They actually are. Because they are the only pro-Ukrainian force in the peninsula, defending the country's territorial integrity. So they can easily become a target for radicals from pro-Russian parties. So far, Russian leadership and personally Putin gave firm guarantees that the position of Crimean Tatars will be respected - Moscow doesn't want that organized Tatar force to be engaged in violent clashes ahead of referendum. But that can change after, both the history and the recent reality showed that there is little trust in Moscow's statements.

RFERLive4 karma

Another from Twitter: ‏@Tymchatyn writes: What do Crimean Tatars want in the long-run? (If none of this provocation and military intervention happened.)

guilfanr3 karma

They want to build some form of statehood, because they think only that institution can prevent them and their language, culture, from disappearance. And they see it within Ukrainian state. Russia tends to destroy all attempts of its minorities to go that way (see the case of Tatarstan, which lost most of its power after Putin came to Russian leadership).

RFERLive3 karma

Here's a question from Twitter: ‏@storybooks writes: aren't the Crimera Tatars Krymchaks (Jewish)? or is that seperate? @RFERL

guilfanr4 karma

Krymchaks are different.. small indigenous group of Jewish denomination, presumbely left after Khazars.

ayatomat1 karma

How much you get paid for covering the Ukrainian conflict but to stay silent about Turkey?

guilfanr3 karma

We cover Turkey as well, but given Mr Erdogan is busy with own domestic problems, there is nothing much to cover. But Turkey can definitely play larger role in defending Crimean Tatars, and not only by issuing statements.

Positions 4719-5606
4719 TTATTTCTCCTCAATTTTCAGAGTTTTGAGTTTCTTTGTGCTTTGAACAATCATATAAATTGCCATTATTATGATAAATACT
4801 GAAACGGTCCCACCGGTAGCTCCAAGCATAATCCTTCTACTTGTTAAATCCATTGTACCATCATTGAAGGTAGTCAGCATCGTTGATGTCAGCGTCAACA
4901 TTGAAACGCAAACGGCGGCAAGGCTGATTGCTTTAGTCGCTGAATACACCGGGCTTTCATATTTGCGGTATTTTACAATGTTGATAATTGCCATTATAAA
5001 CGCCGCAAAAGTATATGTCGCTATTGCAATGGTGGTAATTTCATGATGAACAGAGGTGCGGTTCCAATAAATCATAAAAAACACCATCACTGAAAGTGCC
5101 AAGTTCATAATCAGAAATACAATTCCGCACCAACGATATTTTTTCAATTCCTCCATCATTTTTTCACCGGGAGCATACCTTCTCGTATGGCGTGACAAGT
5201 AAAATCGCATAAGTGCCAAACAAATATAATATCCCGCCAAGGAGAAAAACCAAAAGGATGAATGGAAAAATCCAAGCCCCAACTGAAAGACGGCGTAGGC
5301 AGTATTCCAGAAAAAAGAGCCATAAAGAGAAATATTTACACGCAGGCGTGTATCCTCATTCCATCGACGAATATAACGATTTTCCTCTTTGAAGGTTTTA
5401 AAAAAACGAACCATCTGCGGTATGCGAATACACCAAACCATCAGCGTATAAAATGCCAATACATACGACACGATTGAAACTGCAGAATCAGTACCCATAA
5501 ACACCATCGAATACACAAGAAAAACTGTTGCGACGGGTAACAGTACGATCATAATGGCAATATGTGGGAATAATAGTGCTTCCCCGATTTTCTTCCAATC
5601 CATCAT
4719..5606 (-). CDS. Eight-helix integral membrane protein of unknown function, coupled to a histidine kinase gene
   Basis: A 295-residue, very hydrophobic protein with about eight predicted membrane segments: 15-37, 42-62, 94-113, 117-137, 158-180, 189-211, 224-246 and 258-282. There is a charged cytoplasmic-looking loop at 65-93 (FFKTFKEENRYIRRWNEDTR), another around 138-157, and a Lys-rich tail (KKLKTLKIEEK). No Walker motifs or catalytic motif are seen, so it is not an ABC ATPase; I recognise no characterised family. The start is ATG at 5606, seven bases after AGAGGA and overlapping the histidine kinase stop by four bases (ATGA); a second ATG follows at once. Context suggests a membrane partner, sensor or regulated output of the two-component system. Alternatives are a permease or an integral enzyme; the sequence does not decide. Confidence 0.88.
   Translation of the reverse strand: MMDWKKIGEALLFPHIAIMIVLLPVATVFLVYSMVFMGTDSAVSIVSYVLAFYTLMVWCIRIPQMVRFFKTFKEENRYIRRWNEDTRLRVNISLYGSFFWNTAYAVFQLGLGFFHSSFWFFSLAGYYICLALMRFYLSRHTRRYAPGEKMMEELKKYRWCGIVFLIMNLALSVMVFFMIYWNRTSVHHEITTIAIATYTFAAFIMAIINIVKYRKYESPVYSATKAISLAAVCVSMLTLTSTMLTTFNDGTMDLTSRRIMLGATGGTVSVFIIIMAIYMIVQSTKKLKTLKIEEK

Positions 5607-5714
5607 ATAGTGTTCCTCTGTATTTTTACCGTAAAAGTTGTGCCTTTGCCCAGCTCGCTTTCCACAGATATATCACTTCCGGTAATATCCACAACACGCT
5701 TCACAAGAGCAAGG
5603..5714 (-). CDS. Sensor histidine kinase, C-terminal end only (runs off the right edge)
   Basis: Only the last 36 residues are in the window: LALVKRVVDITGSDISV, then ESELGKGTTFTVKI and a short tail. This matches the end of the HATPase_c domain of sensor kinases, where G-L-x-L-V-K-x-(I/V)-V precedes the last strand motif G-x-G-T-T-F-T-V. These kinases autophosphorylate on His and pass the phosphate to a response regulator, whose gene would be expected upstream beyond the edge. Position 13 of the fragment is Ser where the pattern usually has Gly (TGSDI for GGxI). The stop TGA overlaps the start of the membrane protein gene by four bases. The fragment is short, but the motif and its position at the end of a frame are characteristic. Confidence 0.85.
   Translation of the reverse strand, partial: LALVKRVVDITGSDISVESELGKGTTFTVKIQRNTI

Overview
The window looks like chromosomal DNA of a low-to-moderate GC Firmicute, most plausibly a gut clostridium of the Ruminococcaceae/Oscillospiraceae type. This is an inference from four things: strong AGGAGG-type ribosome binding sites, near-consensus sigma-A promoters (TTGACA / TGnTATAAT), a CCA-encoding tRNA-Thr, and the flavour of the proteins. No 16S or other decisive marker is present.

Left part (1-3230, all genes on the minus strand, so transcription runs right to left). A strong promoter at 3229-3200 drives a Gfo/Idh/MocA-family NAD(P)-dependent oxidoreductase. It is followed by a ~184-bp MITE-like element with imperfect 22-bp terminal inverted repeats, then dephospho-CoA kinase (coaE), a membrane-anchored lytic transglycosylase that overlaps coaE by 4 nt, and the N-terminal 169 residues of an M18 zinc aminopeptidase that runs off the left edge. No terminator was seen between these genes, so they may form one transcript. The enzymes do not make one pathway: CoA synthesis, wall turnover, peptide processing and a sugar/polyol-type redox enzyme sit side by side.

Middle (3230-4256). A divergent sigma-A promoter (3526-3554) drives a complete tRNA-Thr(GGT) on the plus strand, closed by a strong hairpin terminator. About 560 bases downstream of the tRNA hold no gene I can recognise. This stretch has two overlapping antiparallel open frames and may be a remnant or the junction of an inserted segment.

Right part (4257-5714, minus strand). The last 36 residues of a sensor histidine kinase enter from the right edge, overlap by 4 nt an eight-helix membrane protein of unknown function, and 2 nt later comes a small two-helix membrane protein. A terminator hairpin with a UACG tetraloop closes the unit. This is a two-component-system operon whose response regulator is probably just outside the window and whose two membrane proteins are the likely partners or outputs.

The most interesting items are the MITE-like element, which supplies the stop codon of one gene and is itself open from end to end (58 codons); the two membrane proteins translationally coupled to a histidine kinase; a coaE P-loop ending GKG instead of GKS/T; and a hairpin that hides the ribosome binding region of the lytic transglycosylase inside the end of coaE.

karmanaut0 karma

Their leadership, one of whose members I interviewed shortly after his phone conversation with Russian President Vladimir Putin, has vociferously spoken out against a potential annexation of the peninsula by Russia.

Would they be interested in doing an AMA? It would be very cool to hear from them.

My question is: What effect would the annexation of Crimea have on other former Soviet republics, like Georgia or Kazakhstan?

guilfanr7 karma

Well, I think that Abkhazia and South Osetia will rise their aspiration to join Russia as well, making the normalization of Russo-Georgian relation even harder, and Kazakhstan will definitely get more aware of Russian imperial ambitions, and this also won't serve to bilateral cooperation. Northern territories of Kazakhstan with big Russian population will start also consider "Crimean" model for them.

CountPoxUla0 karma

So that would make your a Commen-tatar. :D

Oh yeah, going to hell for that one. ;)

Kind of an interesting part of the world, nobody outside central asia ever hears much about it, and yet, all kinda of crazy world history revolves around it. The American-Indians were from there 9-12 thousand years ago, south, north, and central. Also various migrations, invasion, hoards, you name it have spread from there to just about everywhere in Eurasia, meaning your genepool covers everywhere but parts of Africa, and on that I'm not 100% on. Probably some people with that ancestry in North Africa at the least.

It's a crazy idea, but if people of your genetic background all unified, they could control the world, again, lol! :D

guilfanr3 karma

We are waiting for new Genghis-khan to do that :)

id10t_pen15-3 karma

If you eat fish there, how is their Tartar's sauce?

guilfanr9 karma

:) Tartar sauce is 100% European invention :) Ask French about it.